Mindfulness is the basic human ability to be fully present. It’s the awareness that you have about yourself and the environment around you. It’s being able to know where you are, what you are doing and stop yourself from overly reacting to a particular situation. Mindfulness is having the ability to be completely aware of your own thoughts, mental process, emotions or different experiences on moment to moment basis.
This being said, to be able to be mindful at work can be quite challenging. You can easily get busy with phone calls, emails, meetings, and on top of everything else your own work. You might wonder how one can apply the principles of being mindful so that you feel more active and productive.
Here are 8 ways you can be more mindful at work:
1. Consciousness/awareness of being present
When you are aware of your surroundings at work, there are two main aspects you are going through in the moment to moment basis – one is about what is going on around you and the other is what is going on within you. You should be able to be consciously present at work while managing your mental and emotional state/process. When you are busy with a certain task and need to give your full attention to it but somehow end up thinking about something else, try to bring your focus back to the present by reminding yourself what is important to focus on. It might sound simple but many find it hard to do. Here are some tips:
- Set clear goals: Start your day at work by noting down your intentions and goals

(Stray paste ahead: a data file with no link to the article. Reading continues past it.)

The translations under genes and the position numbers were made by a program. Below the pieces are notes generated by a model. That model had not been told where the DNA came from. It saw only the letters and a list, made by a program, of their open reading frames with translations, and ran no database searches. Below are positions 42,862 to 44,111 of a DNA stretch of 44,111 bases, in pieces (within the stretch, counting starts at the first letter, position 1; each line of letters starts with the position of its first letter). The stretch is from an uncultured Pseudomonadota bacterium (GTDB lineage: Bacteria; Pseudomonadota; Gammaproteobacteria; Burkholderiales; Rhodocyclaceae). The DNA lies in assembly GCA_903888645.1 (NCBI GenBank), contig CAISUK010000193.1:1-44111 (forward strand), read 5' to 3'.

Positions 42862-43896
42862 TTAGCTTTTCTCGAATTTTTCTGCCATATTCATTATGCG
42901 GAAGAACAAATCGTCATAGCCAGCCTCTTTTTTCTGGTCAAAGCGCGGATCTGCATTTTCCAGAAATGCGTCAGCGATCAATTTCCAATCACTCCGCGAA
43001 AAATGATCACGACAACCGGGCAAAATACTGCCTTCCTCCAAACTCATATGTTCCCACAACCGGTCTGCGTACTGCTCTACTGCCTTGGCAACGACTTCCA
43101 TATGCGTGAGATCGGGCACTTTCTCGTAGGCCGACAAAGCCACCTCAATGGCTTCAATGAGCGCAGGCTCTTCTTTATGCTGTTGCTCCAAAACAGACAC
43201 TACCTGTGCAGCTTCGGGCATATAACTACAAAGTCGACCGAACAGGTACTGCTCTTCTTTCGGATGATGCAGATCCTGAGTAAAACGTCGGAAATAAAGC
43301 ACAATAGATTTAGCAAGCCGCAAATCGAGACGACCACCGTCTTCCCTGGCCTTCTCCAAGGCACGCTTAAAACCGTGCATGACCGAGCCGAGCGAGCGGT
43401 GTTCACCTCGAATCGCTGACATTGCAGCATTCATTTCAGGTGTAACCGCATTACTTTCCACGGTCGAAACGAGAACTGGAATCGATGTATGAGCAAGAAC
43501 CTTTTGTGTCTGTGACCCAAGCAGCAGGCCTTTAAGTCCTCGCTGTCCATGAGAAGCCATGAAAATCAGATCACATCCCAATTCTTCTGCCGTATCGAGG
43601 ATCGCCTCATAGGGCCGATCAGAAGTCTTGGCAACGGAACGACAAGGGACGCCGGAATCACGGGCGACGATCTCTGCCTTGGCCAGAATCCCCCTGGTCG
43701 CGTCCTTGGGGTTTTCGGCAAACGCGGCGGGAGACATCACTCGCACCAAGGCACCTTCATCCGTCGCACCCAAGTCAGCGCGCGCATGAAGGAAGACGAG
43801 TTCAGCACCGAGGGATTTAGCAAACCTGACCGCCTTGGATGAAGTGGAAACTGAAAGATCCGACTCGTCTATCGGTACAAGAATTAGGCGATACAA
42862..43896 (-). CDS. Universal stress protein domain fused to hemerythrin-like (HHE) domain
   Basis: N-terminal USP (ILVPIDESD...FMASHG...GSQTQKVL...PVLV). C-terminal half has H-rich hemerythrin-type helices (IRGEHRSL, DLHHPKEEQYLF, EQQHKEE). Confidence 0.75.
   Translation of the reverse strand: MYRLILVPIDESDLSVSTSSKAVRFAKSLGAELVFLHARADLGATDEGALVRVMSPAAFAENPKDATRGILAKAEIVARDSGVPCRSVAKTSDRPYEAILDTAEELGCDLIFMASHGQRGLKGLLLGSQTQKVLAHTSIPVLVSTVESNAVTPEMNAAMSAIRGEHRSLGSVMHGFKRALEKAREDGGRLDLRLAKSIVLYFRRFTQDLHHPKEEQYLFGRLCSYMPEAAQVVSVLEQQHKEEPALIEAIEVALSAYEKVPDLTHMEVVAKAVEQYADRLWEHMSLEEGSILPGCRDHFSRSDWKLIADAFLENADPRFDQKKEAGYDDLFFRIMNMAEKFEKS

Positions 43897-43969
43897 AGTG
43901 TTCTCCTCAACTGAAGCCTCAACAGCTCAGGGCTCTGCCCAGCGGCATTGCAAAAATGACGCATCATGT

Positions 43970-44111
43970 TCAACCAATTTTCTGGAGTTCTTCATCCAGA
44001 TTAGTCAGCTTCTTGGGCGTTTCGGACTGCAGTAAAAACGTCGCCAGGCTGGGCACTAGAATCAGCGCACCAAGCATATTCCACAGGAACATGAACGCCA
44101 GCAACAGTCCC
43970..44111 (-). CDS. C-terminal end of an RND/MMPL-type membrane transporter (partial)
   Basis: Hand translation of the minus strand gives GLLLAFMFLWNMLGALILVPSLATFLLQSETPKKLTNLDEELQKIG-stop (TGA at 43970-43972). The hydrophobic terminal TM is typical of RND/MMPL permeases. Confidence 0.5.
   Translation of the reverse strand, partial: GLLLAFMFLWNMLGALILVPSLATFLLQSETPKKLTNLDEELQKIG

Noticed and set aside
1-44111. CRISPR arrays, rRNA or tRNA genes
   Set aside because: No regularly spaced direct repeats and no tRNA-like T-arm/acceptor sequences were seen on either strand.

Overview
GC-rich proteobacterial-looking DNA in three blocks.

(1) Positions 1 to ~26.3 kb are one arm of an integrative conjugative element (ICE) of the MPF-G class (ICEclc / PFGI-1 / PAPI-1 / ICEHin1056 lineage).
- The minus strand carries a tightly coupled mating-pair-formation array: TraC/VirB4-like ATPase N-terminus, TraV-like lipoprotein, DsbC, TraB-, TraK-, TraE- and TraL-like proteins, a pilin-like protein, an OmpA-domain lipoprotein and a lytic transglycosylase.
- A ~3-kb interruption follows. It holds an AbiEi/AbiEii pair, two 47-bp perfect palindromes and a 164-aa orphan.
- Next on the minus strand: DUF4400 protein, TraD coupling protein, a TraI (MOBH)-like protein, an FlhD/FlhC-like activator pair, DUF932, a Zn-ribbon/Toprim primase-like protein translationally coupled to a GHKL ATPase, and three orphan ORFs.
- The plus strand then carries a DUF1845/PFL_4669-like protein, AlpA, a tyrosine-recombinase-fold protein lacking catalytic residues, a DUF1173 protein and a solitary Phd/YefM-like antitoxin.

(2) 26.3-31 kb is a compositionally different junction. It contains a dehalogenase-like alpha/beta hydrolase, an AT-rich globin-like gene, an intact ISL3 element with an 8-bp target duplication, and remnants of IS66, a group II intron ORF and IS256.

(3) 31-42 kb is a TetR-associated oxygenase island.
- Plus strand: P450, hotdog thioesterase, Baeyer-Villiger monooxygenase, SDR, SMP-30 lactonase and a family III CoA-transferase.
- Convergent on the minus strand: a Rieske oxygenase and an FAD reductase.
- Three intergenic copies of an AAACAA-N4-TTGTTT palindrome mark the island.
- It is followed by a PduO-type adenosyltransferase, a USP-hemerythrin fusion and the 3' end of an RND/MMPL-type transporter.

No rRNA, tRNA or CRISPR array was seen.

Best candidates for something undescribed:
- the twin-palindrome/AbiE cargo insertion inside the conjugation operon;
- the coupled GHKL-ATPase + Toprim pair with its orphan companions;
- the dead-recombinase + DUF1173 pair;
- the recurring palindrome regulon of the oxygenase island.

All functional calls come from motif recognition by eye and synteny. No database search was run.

- Keep reminding yourself of why this goal/task needs to get done and how it will benefit you
- Keep a track of your thoughts instead of losing your train of thoughts
- Try to be more mindful during your mundane tasks such as opening doors or washing your hands. These small steps will add up in training your brain to be more mindful during your important tasks
2. Practice brief mindfulness exercises
There are various mindfulness exercises that you can take part in. It helps to train your brain to be more conscious and aware. During your time at work, it might be hard to find the time for a mindfulness exercise. Don’t worry, mindful exercises can be as short as you want them to be. Even a couple of minutes can be used to connect to your senses and help you concentrate. Try to be creative in finding time during your busy day, especially during excessive stress or pressure at work. Practicing mindfulness exercises will allow you to rebalance your nervous system, tone down the stress part of your brain and allow you to engage with the wise part of your brain. This process can lead you to making better decisions at work instead of reacting blindly to situation.
3. Do one task at a time
Trying to focus to do one task at a time is the way to go to be more mindful and efficient. Multi-tasking is actually not as effective as people would think. In reality, it’s just your brain switching from one task to another, making it hard to finish one task to its completion stage and often losing the data in the process. Here are a few tips on how you can be mindful by doing one task at a time and lose the multi-tasking habit:
- Time management journal: Note down what you have achieved while doing one task at a time and while multi-tasking. This will allow you to see for yourself how effective and mindful you were while doing a single task vs. while multi-tasking